Is your construction company ready to take on challenging federal, state, or local construction projects? Then consider bidding for a government construction contract.
The latest statistics reveal over $120 billion awarded to small businesses in theform of federal contracts. That's about 25% of the government's federal contract budget.
These are rewarding projects building the nation's roads, schools, and other infrastructure. If you're ready to grow your business, take a look at these guidelines for winning a government construction contract.
What Type of Construction Business Can Get a Government Construction Contract?
When it comes to bidding for local construction contracts, you don't have to be a huge company. Even small companies get government contracts. Other types of contractors land government contracts too, including:
- Electrical contractors
- Design-build contractors
- Roofing contractors
- Landscape contractors
If you're ready to consider bidding for local construction contracts, make sure you understand and follow the process.
1. Register with the System for Award Management
You'll need to register your business with the System for Award Management (SAM). The SAM registration is good for one year, so don't forget to renew every year. The government suggests renewing 90 days before your current registration expires.
To register your business with the SAM system, you'll need a Dun & Bradstreet D-U-N-S number. This is a unique number code for each location of your business. The D-U-N-S number is free and you'll request it at the above link.
You'll also need to know the NAICS code that best describes your business. When you get a business license from the state, the code is on the form.
Not sure about your NAICS? You can also search for NAICS codes here. You may use more than one code for your business if you offer more than one service. Most businesses have more than one code.
If any of your business information changes throughout the year, update your SAM profile.
2. Familiarize Yourself with the Small Business Administration
The Small Business Administration (SBA) has tons of basic information on its website. There are a lot of specific rules for submitting a bid with the government. Read about them on the website and educate yourself on the bidding procedures.
It seems overwhelming at first but take your time and read through the material. You don't want to spend precious hours on a bid only to get turned down because you didn't understand the process.
If you're working on government contracts, you must have WH-347 forms. The WH-347 is a certified payroll form. This form ensures that you've paid your employees in compliance with the law for federal contractors.
Certified payroll proves your employees made the prevailing wage under the law. The government sets the prevailing wage according to the Davis-Bacon Act.
The Davis-Bacon Act protects workers and covers both pay and benefits. The act ensures that contractors won't underbid competitors by underpaying their employees.
4. Contract Location Strategy
Be proactive about finding projects that are up for bid. You can do a search for contracts for which you're interested in bidding here.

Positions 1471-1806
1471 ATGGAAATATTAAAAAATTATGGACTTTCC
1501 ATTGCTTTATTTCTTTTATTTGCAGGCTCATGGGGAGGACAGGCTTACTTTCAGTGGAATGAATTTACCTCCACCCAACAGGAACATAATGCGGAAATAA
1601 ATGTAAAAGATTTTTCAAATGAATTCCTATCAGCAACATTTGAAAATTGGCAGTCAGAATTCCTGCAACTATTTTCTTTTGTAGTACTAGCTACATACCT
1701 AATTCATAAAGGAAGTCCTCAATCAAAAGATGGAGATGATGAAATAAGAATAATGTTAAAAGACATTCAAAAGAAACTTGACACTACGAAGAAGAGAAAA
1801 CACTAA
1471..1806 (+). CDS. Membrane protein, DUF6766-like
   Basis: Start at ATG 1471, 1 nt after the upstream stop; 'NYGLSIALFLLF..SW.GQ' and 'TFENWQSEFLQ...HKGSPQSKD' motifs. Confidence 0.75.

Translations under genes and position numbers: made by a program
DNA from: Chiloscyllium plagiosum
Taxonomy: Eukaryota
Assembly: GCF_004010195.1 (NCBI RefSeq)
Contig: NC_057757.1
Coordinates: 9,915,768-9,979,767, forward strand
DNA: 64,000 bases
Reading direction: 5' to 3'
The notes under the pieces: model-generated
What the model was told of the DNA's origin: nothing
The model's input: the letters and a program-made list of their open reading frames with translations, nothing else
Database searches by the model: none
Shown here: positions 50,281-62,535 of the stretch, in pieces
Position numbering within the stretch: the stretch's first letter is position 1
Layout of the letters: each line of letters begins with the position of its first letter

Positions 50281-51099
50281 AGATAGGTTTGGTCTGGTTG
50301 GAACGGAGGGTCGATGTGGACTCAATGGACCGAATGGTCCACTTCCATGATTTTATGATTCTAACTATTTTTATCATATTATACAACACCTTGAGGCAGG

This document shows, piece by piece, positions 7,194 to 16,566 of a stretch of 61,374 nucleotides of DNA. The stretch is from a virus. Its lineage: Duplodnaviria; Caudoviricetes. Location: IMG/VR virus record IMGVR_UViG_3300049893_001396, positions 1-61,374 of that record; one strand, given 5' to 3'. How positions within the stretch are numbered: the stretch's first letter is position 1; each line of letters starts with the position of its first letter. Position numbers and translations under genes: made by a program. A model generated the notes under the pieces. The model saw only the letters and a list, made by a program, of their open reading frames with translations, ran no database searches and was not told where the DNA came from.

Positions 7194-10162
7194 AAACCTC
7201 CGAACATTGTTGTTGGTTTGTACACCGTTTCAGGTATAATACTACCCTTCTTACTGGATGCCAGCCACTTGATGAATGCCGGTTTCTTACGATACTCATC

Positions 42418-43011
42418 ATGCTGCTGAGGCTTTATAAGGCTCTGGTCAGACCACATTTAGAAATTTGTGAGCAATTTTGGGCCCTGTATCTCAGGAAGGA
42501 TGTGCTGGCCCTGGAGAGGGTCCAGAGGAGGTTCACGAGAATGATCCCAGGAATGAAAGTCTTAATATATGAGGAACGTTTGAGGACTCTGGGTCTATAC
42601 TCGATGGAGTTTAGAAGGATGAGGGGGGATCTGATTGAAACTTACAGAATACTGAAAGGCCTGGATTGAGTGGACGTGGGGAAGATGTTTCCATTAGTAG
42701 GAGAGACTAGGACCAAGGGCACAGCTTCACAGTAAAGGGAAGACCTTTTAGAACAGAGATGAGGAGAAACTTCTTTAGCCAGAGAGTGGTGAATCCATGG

If you're bidding in the full and open category, you're competing against every size business so the competition is fierce. Look for contracts in specialized bid categories as a way of narrowing down the competition.
Another way to find jobs? Work as a subcontractor for another business. In this case, the other contractor is the prime contractor with the government contract.
You can search for subcontract business opportunities on the SBA SubNet site. There's a lot of government support for small businesses who want to work on government contracts.
You can even take advantage of free mentoring from SBA's mentoring network. It's called SCORE and there are 300 chapters across the states.
5. Past Performance Evaluation
The General Services Administration offers many lucrative contracts. To be eligible, you'll need a past performance evaluation.
Once you apply for the evaluation, the government initiates an independent audit of your business. They'll use past customer references. Your business gets a performance rating that's based on survey responses as well as past performance data.
It helps to have a lot of satisfied customers! It also helps if you've finished your jobs on time and within or under the agreed-upon budget.
6. Start Small With Careful Consideration
Carefully consider any bid in which you're interested. You don't want to get overwhelmed by bidding for a job that's too big.
Never promise something you can't deliver! You want to make a great impression on your first government contract.
Not all government contract jobs go to the lowest bidder. There are other factors that come into play. Location, minority business status, and past success are other factors that help you earn a contract.
Establish yourself as a reliable, prepared contractor. An established reputation also helps during a recession when the government cuts back on projects. If you're already established, you're more likely to earn government construction bids.
Bidding for a Government Construction Contract
Bidding for a government construction contract isn't the easiest bid you'll ever make, but it could be one of the best and most lucrative contracts you'll get. You'll face plenty of competition and a lot of rules and regulations but it's a great way to expand your business.
Take the time to learn the rules and regulations and familiarize yourself with the Davis-Bacon Act. Get yourself organized and registered and you're ready for governmental construction bidding!
Do you need help with certified payroll? Here at Points North, we'll help you streamline your payroll systems and improve your workflow. Contact us today!
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